We should probably stop worrying so much about popularity, and concentrate on winning our battles with those who would destroy or diminish us. Should we strive to be liked? Of course. But to become fixated on being liked only leads to appeasement and a compromise of our basic interests. Some Americans obsess over winning "hearts and minds," a phrase from the Vietnam War. But we didn't lose that war by losing "hearts and minds." We lost it by abandoning our Vietnamese allies because of domestic political pressures here.

As some military men have pointed out, win the battle and it's amazing how hearts and minds seem to follow.

We must also realize, when agonizing over popularity, that the world extends beyond Western Europe and the Muslim nations. President Bush was immensely popular in much of Africa because of his AIDS program. He was highly respected in much of Eastern Europe. He maintained a firm alliance with Japan. And he did more to bring India to our side than any previous American president. All those things may turn out to be far more important than the opinions hatched in the cafes of Paris or the eating halls of British universities.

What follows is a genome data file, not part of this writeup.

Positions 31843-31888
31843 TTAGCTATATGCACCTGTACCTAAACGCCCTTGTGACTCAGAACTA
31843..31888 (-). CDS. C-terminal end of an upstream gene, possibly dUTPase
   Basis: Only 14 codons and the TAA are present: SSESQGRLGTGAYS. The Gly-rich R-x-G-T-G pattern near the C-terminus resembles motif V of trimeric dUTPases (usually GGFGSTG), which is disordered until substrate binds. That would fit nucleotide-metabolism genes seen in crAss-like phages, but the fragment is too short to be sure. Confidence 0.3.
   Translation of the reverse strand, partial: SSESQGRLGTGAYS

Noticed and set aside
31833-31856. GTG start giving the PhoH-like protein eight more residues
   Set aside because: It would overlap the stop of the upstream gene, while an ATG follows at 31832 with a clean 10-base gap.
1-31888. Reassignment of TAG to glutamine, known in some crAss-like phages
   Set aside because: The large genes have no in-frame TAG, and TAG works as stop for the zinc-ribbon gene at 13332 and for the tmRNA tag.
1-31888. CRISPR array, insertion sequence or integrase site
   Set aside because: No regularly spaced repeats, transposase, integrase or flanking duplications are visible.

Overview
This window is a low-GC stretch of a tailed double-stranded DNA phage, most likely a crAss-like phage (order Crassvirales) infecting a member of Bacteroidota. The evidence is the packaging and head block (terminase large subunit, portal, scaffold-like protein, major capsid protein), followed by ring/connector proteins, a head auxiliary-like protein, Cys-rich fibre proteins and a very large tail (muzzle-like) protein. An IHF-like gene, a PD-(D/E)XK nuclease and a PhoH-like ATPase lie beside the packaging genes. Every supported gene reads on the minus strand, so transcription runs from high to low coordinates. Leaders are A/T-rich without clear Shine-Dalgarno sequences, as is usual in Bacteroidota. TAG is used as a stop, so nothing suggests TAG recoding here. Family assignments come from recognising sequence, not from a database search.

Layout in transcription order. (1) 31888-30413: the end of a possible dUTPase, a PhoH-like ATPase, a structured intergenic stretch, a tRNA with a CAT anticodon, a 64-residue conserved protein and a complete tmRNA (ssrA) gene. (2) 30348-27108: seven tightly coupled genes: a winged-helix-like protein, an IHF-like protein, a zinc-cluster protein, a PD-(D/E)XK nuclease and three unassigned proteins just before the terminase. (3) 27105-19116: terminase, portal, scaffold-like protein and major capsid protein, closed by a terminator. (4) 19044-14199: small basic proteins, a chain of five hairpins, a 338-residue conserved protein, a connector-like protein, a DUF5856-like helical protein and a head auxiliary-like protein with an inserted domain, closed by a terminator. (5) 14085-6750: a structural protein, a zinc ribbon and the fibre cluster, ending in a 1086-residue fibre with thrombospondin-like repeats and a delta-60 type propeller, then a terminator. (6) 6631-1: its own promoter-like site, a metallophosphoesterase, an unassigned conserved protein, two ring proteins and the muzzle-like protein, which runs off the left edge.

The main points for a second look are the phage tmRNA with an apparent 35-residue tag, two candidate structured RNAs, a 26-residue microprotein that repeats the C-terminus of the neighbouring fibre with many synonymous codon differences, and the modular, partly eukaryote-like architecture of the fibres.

We must also understand that popularity often is a function, not of what we do, but of how it is reported. It is the world's media that shapes the perception of events, not the events themselves; and much of the world's media operates under standards that would shock most Americans.

As a superpower, we will not always be popular, and not always loved. We will be ridiculed, laughed at by "superior" Europeans, called names. But more people still want to come to the United States than to all other nations combined. And if America becomes weak as we grovel for popularity, we will become even more unpopular, for nothing is more despised and feared in the international system than weakness.

Popularity, fine. But strength and determination are more important. Otherwise, we might just end up with that good obituary.